Eurovision star SuRie talks to us about being a judge at the Glee Club Grand Final this weekend!
We’re so excited to have SuRie, who represented the UK at the Eurovision Song Contest in 2018, sitting on the Glee Club Challenge Grand Final’s judging panel this Sunday. We sat down with the star to talk about her involvement with the programme and what advice she would give this weekend’s finalists…
What are you most looking forward to about the Grand Final on Sunday?
I’m excited to see the variety of what the different groups will bring to the table. I was really fortunate a few years back being able to work with Jack Petchey Foundation in the glee club challenge in the earlier stages, so it’s a real honour to come back as a judge and Patron. I’m looking forward to seeing how creative and imaginative the groups are with their chosen tracks.
I feel very privileged to be on the panel, to watch and enjoy the performances. It will be a difficult task to judge though!
What is it about the Challenge that you like the most?
The energy that the performers bring, not just to their performances, but the whole process is so inspiring, they have such a positive energy. They’re supporting each other within their own groups but also celebrating each other – the team spirit is great!
When judging, what will you will be looking for from the performers?
I’ll be listening out for the musicality, the vocals, how they layer their harmonies and blend them. Also, an individuality to their arrangement that gives their group an identity and that extra special something that makes them stand out from the rest.
How did you get involved in the challenge?
Quite a few years ago I was lucky enough to Musically Direct some arrangements and numbers for the bootcamps and regional finals. I was brought in through colleagues in the West End and the regional theatre scene, where I was also working, alongside my singer-songwriter work, pre Eurovision!
Why do you think programmes like this are good for young people?
It enables all these creative young people from all different backgrounds to come together, express themselves in a really powerful and positive way with music and song, which is a really beautiful thing. It offers the young people so much on so many levels, it goes beyond the show and the competition and the songs, it goes deeper than that. It’s super special.
How can you use your past experiences and career to help when judging?
My career crosses over theatre and pop – I’ve danced, acted, sung, written, I’ve worked onstage, backstage and in the orchestra pit. I’ve been on both sides of the audition panel, so I can really relate to what these guys are going through and I can bring that empathy and my professional experiences, from all different angles, to my position on Sunday.
What tips would you give the young people ahead of the final?
Enjoy it! They’ve done all of the hard work now and they’ve done everything that they possibly could to get to the final, and that’s a hugely impressive thing…now they just have to enjoy it. Don’t let nerves get the better of them and soak up the excitement. Whatever the result is, it is just a brilliant experience with their friends and peers.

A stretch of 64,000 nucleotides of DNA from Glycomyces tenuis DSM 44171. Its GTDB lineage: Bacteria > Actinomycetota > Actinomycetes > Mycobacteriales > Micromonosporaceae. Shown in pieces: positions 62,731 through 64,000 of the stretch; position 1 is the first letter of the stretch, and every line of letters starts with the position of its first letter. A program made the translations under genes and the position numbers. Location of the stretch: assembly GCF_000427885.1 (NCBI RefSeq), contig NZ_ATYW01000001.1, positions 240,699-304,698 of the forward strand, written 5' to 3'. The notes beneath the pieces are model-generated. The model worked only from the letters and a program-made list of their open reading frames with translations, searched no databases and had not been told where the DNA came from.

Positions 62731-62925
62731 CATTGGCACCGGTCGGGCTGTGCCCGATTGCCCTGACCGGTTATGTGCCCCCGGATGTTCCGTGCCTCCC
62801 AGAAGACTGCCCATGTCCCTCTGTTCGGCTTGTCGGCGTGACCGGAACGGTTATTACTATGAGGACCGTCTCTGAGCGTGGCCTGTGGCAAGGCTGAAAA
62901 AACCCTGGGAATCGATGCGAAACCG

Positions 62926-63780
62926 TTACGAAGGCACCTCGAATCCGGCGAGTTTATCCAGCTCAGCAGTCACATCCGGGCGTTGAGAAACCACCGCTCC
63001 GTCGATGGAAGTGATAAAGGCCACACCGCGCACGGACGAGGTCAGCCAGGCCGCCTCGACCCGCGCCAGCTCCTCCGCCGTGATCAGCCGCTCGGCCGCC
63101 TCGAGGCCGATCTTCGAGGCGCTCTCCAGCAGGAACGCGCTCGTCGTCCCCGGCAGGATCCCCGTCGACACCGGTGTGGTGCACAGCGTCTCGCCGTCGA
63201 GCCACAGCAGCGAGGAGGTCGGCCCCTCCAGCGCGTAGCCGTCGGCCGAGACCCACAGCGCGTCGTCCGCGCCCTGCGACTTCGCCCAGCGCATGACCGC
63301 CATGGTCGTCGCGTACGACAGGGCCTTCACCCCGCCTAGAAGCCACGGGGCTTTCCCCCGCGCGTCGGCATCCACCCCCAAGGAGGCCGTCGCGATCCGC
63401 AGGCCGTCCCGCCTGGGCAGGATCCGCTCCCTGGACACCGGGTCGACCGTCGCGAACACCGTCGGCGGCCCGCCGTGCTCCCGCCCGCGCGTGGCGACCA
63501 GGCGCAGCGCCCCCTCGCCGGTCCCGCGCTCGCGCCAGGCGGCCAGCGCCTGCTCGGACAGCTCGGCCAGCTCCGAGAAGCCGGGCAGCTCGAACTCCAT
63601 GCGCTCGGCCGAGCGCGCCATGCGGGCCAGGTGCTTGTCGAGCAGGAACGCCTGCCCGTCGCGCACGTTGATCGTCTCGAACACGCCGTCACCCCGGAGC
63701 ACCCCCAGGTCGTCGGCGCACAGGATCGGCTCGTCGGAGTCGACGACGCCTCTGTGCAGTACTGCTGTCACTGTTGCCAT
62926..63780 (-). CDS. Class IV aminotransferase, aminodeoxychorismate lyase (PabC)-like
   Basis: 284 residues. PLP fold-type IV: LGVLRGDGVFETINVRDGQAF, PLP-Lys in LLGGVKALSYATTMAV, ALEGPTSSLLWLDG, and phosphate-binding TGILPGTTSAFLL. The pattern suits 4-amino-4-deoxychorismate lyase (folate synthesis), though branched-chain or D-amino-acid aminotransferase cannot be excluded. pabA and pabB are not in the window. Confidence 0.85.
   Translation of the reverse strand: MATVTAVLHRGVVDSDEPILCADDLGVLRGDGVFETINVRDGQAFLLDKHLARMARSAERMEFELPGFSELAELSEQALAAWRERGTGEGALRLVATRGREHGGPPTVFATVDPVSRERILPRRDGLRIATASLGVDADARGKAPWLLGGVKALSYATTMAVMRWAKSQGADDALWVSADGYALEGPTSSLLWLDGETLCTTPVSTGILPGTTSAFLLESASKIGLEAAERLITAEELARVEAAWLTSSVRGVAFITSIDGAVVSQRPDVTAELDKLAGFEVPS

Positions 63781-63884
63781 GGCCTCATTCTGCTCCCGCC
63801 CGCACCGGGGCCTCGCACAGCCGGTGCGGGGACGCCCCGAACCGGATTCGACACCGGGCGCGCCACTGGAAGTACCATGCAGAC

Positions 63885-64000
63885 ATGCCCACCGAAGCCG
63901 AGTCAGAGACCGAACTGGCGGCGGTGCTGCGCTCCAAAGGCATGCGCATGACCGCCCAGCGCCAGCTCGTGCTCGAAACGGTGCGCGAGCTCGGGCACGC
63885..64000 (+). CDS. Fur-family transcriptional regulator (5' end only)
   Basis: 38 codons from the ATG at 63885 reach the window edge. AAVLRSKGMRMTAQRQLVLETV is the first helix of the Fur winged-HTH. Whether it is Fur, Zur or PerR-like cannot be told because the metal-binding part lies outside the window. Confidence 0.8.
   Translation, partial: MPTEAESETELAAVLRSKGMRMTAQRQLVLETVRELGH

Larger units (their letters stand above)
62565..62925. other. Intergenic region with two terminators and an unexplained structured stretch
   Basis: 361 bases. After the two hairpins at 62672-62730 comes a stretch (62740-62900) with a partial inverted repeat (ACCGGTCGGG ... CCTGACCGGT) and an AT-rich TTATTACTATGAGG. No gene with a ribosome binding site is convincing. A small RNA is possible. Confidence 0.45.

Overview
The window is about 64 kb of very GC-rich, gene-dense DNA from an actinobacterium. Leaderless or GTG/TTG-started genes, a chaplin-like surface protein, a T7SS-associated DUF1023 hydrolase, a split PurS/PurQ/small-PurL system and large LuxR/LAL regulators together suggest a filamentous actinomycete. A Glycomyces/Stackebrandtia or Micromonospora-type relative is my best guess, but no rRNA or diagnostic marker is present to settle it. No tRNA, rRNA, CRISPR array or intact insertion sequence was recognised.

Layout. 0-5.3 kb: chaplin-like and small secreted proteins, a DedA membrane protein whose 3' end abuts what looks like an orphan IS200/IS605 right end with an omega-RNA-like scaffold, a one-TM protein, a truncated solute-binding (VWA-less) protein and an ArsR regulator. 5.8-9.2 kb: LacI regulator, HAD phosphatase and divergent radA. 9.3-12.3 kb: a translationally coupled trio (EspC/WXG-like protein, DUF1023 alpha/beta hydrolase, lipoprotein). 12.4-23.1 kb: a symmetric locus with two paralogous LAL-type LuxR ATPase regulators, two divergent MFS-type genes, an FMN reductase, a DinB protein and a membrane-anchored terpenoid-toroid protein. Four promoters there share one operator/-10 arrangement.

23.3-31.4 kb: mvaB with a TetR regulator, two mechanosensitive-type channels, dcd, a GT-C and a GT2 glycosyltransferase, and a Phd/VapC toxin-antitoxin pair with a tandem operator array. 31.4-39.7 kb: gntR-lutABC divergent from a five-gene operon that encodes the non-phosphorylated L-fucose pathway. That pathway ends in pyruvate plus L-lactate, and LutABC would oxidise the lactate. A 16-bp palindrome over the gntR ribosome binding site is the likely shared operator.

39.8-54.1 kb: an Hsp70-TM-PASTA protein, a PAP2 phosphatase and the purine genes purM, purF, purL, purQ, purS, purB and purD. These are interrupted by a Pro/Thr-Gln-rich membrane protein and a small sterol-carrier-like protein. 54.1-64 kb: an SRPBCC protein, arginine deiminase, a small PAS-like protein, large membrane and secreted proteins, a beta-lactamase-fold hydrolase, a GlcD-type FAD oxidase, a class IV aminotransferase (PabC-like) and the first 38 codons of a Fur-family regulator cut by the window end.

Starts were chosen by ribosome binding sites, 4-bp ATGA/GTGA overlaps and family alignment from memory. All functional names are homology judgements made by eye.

How did you first get into singing and performing?
It was the only thing that I ever really wanted to do, so I was lucky that I did have opportunities to explore that – I was part of youth groups, theatre work, even an acoustic club for song-writing. I was lucky that my hometown had those opportunities to enable you to try different things. I just took it further further and further and studied at Royal Academy of Music in London. From age 9 or 10 it was the only thing I wanted to do so I did everything and anything to make it happen.
What was it like to compete in the Eurovision song contest?
Absolutely incredible – it was such a huge stage, the arena is massive with tens of thousands of people but then also there were hundreds of millions watching at home and although you can’t quite fathom that, the scale of the whole event is thrilling and inspiring!
As a songwriter I had been writing with a variety of producers, publishers and labels and this led me to meet the team working for the BBC, searching for options for the next Eurovision. I began writing for that team and was eventually invited to audition to vocal one of the selected tracks for the National Selection show.
What is your favourite memory from the contest?
I did have a bit of an unusual experience onstage last year. A stage invader interrupted my performance and it was all quite dramatic! It was bonkers, but the crowd in the arena got behind me in a way I will never forget. When I was able to get the mic back and finished the song they roared to support me. The positivity they threw my way has to be my favourite memory from the experience. They carried me through what otherwise could have been only a traumatic moment. It was a really unique moment for us all, but no regrets, I wouldn’t have changed it, that was my experience and I’m grateful for that and the support from the fans.
What advice would you give to young people looking to pursue a dream?
There’s no rule book, no set path or formula. There won’t be a blueprint that you can easily stick to or follow. When you’re trying to find your way and it doesn’t seem very visible, it may not be. It may be you need to carve out that route for yourself, designing your own mould. It will be hard work, but it will be worth it.